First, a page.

As the England rugby chiefs investigate the team’s pool stage exit at its home World Cup and pundits lament the northern hemisphere’s failings in recent weeks, James Haskell says his attentions are set firmly in the opposite direction.
The Rugby Football Union is seeking input from players in its review into how the Red Rose wilted on the biggest stage and while the Wasps captain is happy to chip in, he is much more comfortable discussing the future than dwelling on the past.
“Obviously I’d still love to be at the World Cup,” Haskell told City A.M. “But that’s not the case so I adapt pretty quickly.
“The most important thing in any review is that the players first and foremost go away and improve their game. We were the guys playing and if anyone asks me for feedback then I’ll be honest and open but I’m much more concerned on my own improvement and getting better as a player.
“The structural issues are nothing to do with us. It’s up to those higher powers to make those decisions and luckily it’s got nothing to do with me.”
England’s World Cup campaign was preceded with much fanfare – concerts in honour of the team at the O2 Arena, advertising campaigns built around its stars – and bookended by a barrage of criticism from former players, pundits and fans.
Former national team captain Will Carling drew the wrath of the England camp for saying head coach Stuart Lancaster treated the squad like “schoolchildren” while Haskell also found himself at odds with World Cup winner Neil Back over his use of a selfie stick before the opening match against Fiji.
Haskell, who was not in the match squad that day and was watching from the stands, says his response to such criticism is to “grin and bear it”.
“People criticise all the time but you’ve just got to smile, move on and live your life. I think everyone’s entitled to an opinion but it’s based on what they know and a lot of the time they’ve got no idea because they haven’t been there,” he adds.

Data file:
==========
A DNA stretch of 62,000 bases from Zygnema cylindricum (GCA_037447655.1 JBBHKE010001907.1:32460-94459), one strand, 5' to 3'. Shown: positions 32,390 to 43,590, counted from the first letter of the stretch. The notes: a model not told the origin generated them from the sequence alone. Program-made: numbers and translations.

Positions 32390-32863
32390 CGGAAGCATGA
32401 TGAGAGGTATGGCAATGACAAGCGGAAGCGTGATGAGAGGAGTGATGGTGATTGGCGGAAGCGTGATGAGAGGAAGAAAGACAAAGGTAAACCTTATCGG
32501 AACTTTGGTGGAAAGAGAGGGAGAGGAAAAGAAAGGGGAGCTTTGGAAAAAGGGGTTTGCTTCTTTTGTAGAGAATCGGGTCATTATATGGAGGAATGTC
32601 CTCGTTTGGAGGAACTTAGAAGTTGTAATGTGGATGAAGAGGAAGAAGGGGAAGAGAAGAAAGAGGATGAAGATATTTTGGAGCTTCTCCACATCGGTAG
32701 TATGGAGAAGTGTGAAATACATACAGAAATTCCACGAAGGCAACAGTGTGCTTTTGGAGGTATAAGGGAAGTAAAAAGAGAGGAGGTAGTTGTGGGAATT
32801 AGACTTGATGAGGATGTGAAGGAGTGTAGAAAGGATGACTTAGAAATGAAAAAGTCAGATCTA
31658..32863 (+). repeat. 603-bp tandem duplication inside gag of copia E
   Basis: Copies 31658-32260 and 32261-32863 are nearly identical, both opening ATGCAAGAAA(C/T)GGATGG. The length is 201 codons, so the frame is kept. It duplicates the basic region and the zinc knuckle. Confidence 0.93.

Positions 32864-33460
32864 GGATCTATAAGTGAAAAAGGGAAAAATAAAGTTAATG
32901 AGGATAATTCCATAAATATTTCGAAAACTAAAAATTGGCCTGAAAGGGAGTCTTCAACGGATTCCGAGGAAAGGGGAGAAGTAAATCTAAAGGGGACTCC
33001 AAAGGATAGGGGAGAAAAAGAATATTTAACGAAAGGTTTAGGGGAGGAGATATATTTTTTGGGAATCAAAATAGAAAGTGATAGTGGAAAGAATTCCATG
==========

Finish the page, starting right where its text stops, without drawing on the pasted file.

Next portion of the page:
“Rugby is one sport that dramatically changes the longer you’re out of the game. The understanding of what goes on, how it’s run, what you do and what’s acceptable and what rugby players are turning into – it’s changed.
“As a team everyone did what they could, tried as hard as they could and it didn’t work out in the end. I don’t have any disappointment when watching it [the World Cup], I’ve dealt with that now and you have to move on. I’m looking forward to being back with Wasps. We’ve got a massive season ahead of us.”
Fortunately then, Haskell has the chance to drown out all that World Cup noise when leading out Wasps in both the Premiership and the European Champions Cup.
The club captain missed the opening day trip to Harlequins in the Premiership, a 26-21 loss, but is set to feature against Bath this weekend in Wasps’ first game of the season at the Ricoh Arena in Coventry, the club’s new home since last December.
“The most important thing for me is to go back to the club I love and play with guys who are good friends of mine and put a performance in,” he says.
“I think Wasps is a very exciting place to be at the moment. At the Ricoh Arena we’ve gone from an average gate of 4,000 fans to on average 17,000. We plan to do good things in the Premiership, we’re back in Europe and we want to keep performing.”
James Haskell was representing Fresh Fitness Food, London's premium provider of bespoke nutrition for athletes and professionals.